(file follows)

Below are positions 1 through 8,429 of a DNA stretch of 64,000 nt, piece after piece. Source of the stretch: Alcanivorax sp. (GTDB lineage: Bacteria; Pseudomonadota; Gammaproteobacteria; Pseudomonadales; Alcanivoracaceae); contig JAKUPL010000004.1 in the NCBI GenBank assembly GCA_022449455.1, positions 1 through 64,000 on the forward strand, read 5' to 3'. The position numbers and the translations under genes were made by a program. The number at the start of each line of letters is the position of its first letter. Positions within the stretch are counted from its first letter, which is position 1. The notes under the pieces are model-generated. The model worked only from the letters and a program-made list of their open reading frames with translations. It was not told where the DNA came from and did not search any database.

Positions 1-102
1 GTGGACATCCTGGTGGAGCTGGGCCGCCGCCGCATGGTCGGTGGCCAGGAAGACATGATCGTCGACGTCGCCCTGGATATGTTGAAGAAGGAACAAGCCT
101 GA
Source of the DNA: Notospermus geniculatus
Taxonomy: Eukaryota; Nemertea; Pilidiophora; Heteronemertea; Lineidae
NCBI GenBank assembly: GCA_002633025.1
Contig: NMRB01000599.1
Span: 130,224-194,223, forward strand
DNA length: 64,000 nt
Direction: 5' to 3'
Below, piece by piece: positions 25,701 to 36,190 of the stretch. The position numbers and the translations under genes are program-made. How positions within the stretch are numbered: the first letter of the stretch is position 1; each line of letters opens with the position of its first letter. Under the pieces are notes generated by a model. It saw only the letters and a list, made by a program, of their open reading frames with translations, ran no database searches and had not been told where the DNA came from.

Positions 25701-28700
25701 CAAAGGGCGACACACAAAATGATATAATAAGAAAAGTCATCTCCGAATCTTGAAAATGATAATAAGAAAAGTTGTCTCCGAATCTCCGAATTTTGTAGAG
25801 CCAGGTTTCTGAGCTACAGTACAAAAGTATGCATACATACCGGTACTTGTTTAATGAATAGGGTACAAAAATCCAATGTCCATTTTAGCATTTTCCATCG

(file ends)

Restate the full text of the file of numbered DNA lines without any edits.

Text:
Below are positions 1 through 8,429 of a DNA stretch of 64,000 nt, piece after piece. Source of the stretch: Alcanivorax sp. (GTDB lineage: Bacteria; Pseudomonadota; Gammaproteobacteria; Pseudomonadales; Alcanivoracaceae); contig JAKUPL010000004.1 in the NCBI GenBank assembly GCA_022449455.1, positions 1 through 64,000 on the forward strand, read 5' to 3'. The position numbers and the translations under genes were made by a program. The number at the start of each line of letters is the position of its first letter. Positions within the stretch are counted from its first letter, which is position 1. The notes under the pieces are model-generated. The model worked only from the letters and a program-made list of their open reading frames with translations. It was not told where the DNA came from and did not search any database.

Positions 1-102
1 GTGGACATCCTGGTGGAGCTGGGCCGCCGCCGCATGGTCGGTGGCCAGGAAGACATGATCGTCGACGTCGCCCTGGATATGTTGAAGAAGGAACAAGCCT
101 GA
Source of the DNA: Notospermus geniculatus
Taxonomy: Eukaryota; Nemertea; Pilidiophora; Heteronemertea; Lineidae
NCBI GenBank assembly: GCA_002633025.1
Contig: NMRB01000599.1
Span: 130,224-194,223, forward strand
DNA length: 64,000 nt
Direction: 5' to 3'
Below, piece by piece: positions 25,701 to 36,190 of the stretch. The position numbers and the translations under genes are program-made. How positions within the stretch are numbered: the first letter of the stretch is position 1; each line of letters opens with the position of its first letter. Under the pieces are notes generated by a model. It saw only the letters and a list, made by a program, of their open reading frames with translations, ran no database searches and had not been told where the DNA came from.

Positions 25701-28700
25701 CAAAGGGCGACACACAAAATGATATAATAAGAAAAGTCATCTCCGAATCTTGAAAATGATAATAAGAAAAGTTGTCTCCGAATCTCCGAATTTTGTAGAG
25801 CCAGGTTTCTGAGCTACAGTACAAAAGTATGCATACATACCGGTACTTGTTTAATGAATAGGGTACAAAAATCCAATGTCCATTTTAGCATTTTCCATCG